Ontario ER wait times getting worse, patients waiting up to 45 hours: leaked report

Data from a leaked Ontario Health report obtained by a Liberal MPP paints a grim picture of healthcare in the province. As Tina Yazdani reports, hospital wait times are up and doctors are warning if action isn't taken, the system will collapse.

By Michael Ranger and Tina Yazdani

A leaked report is painting a grim picture of the state of the healthcare system in Ontario, with doctors warning the system will collapse if action isn’t taken.

The Ontario health report, obtained by a Liberal MPP, reveals how much longer people are waiting to be admitted to hospitals in the province this fall compared to back in the summer.

“Healthcare performance is continuing its dramatic nosedive and unfortunately is now in freefall,” says Liberal health critic Dr. Adil Shamji.

The report suggests 90 per cent of patients waited up to 12 hours in an emergency room in September — a 17 per cent increase compared to the same month last year. Once the patients were admitted, 90 per cent of them waited up to 45 hours to complete their visit — up 40.5 per cent compared to last year.

“This was the worst September on record, dating all the way back to 2008,” Shamji says.


The report also reveals patients who arrive via ambulance wait up to 90 minutes to be offloaded to a hospital bed — up about 50 per cent from last year.

When discussing the failing system, Shamji points to hospitals with nursing vacancy rates of up to 55 per cent and shortages of ambulances to respond to 911 calls. He also cites the surge in pediatric patients in recent months.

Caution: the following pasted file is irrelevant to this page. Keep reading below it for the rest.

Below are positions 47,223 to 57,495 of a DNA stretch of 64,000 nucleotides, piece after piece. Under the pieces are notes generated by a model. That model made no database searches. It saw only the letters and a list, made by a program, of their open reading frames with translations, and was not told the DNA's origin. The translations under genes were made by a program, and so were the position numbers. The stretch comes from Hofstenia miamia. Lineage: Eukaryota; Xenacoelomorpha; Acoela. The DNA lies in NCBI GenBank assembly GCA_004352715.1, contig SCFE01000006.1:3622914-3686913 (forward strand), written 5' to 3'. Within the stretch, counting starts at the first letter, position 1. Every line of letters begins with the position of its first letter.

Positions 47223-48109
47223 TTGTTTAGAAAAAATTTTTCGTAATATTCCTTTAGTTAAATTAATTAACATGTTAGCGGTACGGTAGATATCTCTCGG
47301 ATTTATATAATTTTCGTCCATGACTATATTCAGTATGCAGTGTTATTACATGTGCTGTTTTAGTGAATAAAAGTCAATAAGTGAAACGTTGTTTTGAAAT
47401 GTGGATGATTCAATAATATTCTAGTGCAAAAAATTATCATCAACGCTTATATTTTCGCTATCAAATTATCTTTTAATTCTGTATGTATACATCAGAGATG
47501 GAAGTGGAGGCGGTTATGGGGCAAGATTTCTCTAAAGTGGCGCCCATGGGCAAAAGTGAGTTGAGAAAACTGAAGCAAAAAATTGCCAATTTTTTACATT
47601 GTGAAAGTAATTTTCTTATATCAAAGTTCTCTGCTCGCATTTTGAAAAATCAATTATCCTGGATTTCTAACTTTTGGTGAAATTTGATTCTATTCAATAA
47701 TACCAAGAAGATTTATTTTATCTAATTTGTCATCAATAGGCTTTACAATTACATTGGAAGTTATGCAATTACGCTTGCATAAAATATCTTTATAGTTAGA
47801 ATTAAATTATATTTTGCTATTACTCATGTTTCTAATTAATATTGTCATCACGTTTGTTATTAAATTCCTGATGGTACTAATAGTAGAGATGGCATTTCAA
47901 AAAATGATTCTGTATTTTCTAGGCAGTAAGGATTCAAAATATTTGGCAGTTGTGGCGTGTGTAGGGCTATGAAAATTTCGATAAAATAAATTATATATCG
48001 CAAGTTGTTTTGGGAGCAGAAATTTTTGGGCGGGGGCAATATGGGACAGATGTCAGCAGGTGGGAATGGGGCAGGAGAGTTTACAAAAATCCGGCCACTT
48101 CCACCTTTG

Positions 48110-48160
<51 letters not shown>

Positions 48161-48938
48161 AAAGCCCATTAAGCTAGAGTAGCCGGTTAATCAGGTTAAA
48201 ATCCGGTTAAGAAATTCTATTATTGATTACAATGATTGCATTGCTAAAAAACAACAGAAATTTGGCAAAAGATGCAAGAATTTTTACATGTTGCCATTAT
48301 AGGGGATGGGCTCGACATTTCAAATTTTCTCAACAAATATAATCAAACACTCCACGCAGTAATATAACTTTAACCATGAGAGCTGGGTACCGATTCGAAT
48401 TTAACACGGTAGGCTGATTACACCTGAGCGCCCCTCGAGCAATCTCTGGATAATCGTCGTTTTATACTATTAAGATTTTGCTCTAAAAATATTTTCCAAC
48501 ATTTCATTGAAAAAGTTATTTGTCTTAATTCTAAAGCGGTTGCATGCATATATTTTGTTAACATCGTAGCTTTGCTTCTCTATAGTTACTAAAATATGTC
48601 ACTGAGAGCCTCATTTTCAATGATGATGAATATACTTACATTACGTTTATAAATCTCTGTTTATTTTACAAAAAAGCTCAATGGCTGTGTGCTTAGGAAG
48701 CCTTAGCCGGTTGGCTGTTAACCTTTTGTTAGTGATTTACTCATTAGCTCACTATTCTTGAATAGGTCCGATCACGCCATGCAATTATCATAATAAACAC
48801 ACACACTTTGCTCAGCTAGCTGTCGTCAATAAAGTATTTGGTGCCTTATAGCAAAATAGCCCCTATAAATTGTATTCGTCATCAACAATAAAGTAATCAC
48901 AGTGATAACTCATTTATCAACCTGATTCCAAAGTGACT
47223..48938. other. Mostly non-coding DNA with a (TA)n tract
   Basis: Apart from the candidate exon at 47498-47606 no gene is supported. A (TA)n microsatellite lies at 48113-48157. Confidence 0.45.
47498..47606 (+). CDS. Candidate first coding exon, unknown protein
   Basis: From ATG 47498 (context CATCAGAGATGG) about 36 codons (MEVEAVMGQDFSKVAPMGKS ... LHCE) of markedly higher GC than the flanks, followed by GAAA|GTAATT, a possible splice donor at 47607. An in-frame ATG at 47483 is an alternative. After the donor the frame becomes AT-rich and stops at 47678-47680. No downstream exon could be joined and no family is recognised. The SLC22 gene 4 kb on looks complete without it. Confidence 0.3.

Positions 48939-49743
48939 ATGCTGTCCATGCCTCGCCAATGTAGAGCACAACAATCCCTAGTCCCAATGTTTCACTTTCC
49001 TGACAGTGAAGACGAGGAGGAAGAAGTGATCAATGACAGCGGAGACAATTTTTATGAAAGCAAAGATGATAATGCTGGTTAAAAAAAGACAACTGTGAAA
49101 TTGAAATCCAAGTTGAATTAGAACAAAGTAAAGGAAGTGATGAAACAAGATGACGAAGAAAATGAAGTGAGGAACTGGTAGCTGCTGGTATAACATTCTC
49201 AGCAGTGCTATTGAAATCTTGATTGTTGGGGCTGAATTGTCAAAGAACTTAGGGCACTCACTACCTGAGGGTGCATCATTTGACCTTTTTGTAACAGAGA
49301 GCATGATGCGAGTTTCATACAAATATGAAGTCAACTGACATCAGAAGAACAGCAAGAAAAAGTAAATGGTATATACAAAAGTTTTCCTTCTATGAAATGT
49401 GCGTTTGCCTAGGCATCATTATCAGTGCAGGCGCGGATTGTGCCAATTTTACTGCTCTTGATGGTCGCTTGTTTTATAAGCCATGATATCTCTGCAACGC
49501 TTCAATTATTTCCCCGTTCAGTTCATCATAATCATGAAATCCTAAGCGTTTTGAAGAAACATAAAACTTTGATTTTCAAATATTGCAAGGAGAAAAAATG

“Against this backdrop, the Ford government continues to insist that it has everything under control as things slip further and further out of their grasp,” he says.

The leaked report also points out that the overall volume of patients visiting emergency rooms is down compared to last year despite wait times being drastically higher.

Dr. Amit Arya, a GTA hospital physician, says longer wait times for fewer patients point to a collapsing system.

“We have a major, major shortage of nurses that is honestly a disaster,” he says. “When I go to the emergency department, and I see the huge crowded waiting rooms, I see how short-staffed the nurses are.”

“This is simply unsustainable, and it’s not safe.”

The head of Ontario’s critical care COVID-19 command centre recently asked the province’s hospitals that treat adults to accept children 14 and older in need of intensive care to relieve pressure on pediatric hospitals. A memo was sent to hospital CEOs warning surgeries may also need to be cancelled as a result

In a statement to CityNews, the Ministry of Health blames former governments for issues we’re seeing in hospitals today, saying the former Liberal government mismanaged the healthcare system for 15 years.

The province says 12,000 nurses have registered to practice in Ontario this year, the highest number ever recorded, and they will add 6,000 healthcare workers in the next phase of their plan.

Arya says the province is still short 30,000 nurses and suggests one way to remedy the issue is for the province to repeal Bill 124. The legislation caps wage increases for nurses at one per cent annually.

Shamji called on the government to share more real-time data on the situation in hospitals and said masking is one solution the province could implement “very quickly and easily” to reduce pressures.

“(Masking) would be very effective in curbing the spread of these respiratory viruses and decreasing the burden on our healthcare system,” he said.

Ontarians are being advised to keep up with vaccinations and wear masks indoors as doctors warn of a worsening respiratory illness season that’s hitting children — and the pediatric health system — particularly hard.

Physicians at a news conference hosted by the Ontario Medical Association (OMA) said Wednesday that influenza arrived early in the province, and more than half of Canadian cases of the illness so far have been in children and teenagers.

With files from The Canadian Press

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